Sitting around a camp fire with an 80-year-old friend of mine last night, I shared that I had been wrestling with the notion of GRIT. My youngest son, 18 years old, has a new job that requires him to work outside digging and bending rebar for up to 10 hours a day. He comes home completely exhausted, dirty and spent. A huge Muma part of me wants to soothe and nurture him. My child is sore and depleted. I want to say, “No, no darling, you don’t need to go there. Just rest here and let me take care of you.”
My 80-year-old friend said, “Michele, this hard work is perfect. Your boy is building perserverance, determination and grit. How many workers do you know that don’t show up for work or work a few hours and leave? I can’t get anyone to do a day’s labour anymore. They haven’t learnt perseverance. You are building in him what it takes even when it is hard to watch. Trust me.” And quite honestly I do. He is a man that has lived 8 decades, and has 7 children of his own who still bucks up wood for the “old lady down the road who is chilly.”
My own father used to say to me all the time, “If at first you don’t succeed try, try again.” And he would. Countless hours I would watch him at his workbench, fixing a broken radio or appliance that my Mum had sent down to be mended. Try, try again is an age old saying. And yet I think we in this generation want our children to never face adversity or even difficulties. I have had parents come into my class saying, “This was hard for my kid. He needs something easier. He just gives up and wants to play his video games. I don’t want to stress him.” There is a difference between hard and not understanding the concepts needed to master a subject. Hard can just mean it takes time and effort when we understand the underlying concepts. I want to be sure I am teaching the underlying concepts and aiding children in the hard work of mastery.
So researching grit this week has given me some insight.
Angela Duckworth has been a leading researcher on the topic. She outlines the following characteristics of someone with grit.
- Courage- the ability to manage your fear of failure—You learn from your mistakes rather than see them as a road stop.
- Conscientiousness—It is better to go for the gold than just show up time and time again.
- Long term goals—Keep reviewing and moving towards them.
- Resilience—The ability to get up, brush off the dust and try again.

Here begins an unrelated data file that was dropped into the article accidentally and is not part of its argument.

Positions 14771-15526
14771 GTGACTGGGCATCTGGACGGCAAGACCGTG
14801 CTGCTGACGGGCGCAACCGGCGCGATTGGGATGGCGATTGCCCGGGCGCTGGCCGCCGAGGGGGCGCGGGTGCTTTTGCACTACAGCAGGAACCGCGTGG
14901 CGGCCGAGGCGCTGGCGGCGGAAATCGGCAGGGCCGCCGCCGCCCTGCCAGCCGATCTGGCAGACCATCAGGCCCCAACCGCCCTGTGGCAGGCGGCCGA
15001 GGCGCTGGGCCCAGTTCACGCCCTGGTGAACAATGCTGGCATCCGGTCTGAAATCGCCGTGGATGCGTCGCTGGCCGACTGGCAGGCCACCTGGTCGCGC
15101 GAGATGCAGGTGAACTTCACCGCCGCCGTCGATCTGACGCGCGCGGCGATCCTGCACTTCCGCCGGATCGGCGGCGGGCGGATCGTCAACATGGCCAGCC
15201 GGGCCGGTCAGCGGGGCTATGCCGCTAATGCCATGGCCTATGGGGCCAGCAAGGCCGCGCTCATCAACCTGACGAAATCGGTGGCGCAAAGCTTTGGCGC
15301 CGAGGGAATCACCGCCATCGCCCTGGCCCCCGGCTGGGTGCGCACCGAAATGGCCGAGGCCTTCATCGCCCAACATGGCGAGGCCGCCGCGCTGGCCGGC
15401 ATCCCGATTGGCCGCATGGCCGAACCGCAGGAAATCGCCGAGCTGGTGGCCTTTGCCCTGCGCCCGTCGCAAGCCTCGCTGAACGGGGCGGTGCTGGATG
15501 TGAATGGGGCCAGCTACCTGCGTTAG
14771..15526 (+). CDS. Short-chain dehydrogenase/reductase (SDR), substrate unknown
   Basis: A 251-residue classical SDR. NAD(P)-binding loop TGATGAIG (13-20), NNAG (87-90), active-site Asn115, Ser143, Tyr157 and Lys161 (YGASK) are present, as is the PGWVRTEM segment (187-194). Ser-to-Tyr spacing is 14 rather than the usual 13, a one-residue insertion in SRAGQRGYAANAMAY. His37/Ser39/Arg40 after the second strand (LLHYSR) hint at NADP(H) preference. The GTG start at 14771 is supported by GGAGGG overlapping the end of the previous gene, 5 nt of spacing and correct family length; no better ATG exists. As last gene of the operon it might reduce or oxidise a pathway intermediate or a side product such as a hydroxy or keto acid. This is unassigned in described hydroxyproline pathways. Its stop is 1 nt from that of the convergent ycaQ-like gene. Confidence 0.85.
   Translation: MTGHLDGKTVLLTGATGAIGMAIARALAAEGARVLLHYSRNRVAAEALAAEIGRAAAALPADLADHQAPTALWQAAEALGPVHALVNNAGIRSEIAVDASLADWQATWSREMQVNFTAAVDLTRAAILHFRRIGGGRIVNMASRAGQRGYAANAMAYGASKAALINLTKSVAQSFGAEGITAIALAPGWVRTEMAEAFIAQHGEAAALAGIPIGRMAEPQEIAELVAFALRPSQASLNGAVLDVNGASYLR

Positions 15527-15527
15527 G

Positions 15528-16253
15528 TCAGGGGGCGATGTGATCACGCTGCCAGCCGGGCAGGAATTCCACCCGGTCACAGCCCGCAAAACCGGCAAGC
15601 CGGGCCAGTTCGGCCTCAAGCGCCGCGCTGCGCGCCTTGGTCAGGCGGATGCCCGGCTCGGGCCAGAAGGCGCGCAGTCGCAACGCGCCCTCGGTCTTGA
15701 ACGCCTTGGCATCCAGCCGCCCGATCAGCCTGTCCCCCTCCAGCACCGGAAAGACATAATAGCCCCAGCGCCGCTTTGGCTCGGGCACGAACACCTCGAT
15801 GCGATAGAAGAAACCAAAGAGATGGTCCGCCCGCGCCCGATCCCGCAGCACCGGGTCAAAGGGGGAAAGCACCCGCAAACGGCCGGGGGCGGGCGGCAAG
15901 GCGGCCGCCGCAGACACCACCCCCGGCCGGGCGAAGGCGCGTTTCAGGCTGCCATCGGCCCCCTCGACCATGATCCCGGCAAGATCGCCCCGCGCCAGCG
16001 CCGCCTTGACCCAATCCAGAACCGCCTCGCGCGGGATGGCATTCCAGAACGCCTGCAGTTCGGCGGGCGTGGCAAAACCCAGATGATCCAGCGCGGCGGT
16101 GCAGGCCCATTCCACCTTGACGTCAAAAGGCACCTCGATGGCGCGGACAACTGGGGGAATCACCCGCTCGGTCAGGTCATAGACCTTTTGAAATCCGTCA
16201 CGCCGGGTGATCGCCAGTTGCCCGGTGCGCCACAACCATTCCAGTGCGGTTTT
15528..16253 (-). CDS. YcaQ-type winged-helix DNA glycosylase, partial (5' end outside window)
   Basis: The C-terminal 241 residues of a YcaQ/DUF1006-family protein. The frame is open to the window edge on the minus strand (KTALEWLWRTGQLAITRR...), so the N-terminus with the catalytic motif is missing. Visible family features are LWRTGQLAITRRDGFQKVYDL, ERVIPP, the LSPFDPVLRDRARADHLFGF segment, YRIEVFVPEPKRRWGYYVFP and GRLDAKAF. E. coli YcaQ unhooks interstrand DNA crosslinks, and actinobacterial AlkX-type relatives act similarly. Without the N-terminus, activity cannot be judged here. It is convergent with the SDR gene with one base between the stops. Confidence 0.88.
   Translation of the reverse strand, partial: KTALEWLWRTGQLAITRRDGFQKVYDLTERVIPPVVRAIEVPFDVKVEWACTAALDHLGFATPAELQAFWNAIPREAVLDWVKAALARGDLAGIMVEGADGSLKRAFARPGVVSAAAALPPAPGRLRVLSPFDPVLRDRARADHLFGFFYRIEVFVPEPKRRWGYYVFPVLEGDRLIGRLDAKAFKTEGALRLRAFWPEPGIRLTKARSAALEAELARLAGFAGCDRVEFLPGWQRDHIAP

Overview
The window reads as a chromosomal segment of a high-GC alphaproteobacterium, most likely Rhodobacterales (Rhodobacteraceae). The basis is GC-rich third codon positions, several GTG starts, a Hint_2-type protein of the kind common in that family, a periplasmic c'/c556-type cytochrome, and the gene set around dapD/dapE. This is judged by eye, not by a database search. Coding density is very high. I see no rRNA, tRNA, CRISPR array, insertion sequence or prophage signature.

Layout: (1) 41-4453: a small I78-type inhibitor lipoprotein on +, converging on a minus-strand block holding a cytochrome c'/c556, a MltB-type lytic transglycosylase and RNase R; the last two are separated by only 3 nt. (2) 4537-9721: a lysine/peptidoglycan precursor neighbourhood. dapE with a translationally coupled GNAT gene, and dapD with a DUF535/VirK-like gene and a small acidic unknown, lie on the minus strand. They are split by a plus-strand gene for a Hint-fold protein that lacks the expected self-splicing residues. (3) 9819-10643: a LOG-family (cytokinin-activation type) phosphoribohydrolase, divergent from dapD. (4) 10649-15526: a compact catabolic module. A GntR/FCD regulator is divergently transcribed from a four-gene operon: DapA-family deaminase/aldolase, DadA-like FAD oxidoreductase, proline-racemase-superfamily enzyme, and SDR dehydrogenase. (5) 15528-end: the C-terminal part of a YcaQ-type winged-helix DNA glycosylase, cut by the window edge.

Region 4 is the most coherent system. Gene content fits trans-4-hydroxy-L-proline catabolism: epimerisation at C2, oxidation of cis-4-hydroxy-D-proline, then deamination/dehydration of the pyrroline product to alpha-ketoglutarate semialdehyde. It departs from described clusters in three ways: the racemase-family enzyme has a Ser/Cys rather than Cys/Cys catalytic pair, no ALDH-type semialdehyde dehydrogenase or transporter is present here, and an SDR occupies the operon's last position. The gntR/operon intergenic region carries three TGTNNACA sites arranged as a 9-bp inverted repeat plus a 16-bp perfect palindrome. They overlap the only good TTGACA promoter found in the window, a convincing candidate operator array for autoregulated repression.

- Excellence—Not perfection.
My friend, Dr. Rick Hanson shares this practice in his course, The Foundations of Well-Being. So sit down and read this little session slowly. It really is very powerful. If you can practice “feeling” the sense of strength in your body, when you need that capacity in your life you can call on it.
“Bring to mind a time when you felt strong. Feel that time in your body. Feel that sense of strength, endurance or power. What does it feel like in your eyes? Your face? When things matter to you? Feel it in your body even if there is pain or illness. Feel a sense of strength. Notice if there is any fear of embodying the fullness of your strength. See if you can let go of those fears. Bow to them and move on. Claim and reclaim the experience of strength. You can use strength for a good purpose. Rest in the felt sense of your strength. Feel that strength move into the parts that feel weak and ease those places with the positive experience of strength. Rest only in the positive sense of strength. You can also imagine your life from this experience of strength. Bring the feeling in as you imagine situations where you need to create safety or establish boundaries with others.”
So how will I translate this into my classroom this week?
I will do the above practice with the children and have them not only embody the feeling but also draw and write about the experience. This will help them truly anchor the experience inside themselves. I will let the kids see the little things that are growing. A few minutes a day reading a difficult book leads to reading a whole novel. I will encourage the children to take the long view and set goals. Sometimes we just have to endure, stay with something and get through it.
We might illustrate these age old sayings too, reminding ourselves and our families of the qualities that build grit and strength.
- You get knocked down 8 times and you get up 9.
- Keep on keeping on
- You may encounter many defeats, but you must not be defeated. In fact, it may be necessary to encounter the defeats, so you can know who you are, what you can rise from, how you can still come out of it. — Maya Angelou
- Look at a stone cutter hammering away at his rock, perhaps a hundred times without as much as a crack showing in it. Yet at the hundred-and-first blow it will split in two, and I know it was not the last blow that did it, but all that had gone before. — Jacob A. Riis
- It’s not that I’m so smart, it’s just that I stay with problems longer. — Albert Einstein
- When you get into a tight place, and everything goes against you till it seems as if you couldn’t hold on a minute longer, never give up then, for that’s just the place and time that the tide’ll turn. — Harriet Beecher Stowe
- You go on. You set one foot in front of the other, and if a thin voice cries out, somewhere behind you, you pretend not to hear, and keep going. — Geraldine Brooks
Every year the salmon run up a stream near our home. The boys in the video are absolutely amazed by the perserverance of these incredible creatures.
Click on this video link p1060382
If you would like more lessons on teaching patience and persistence click here.
In our book, Awakening Joy for Kids, James and I give a full chapter of practices for both adults and children to build the muscles of getting through difficult time.
Here are some books that you may enjoy reading to your children to support this notion of perserverance.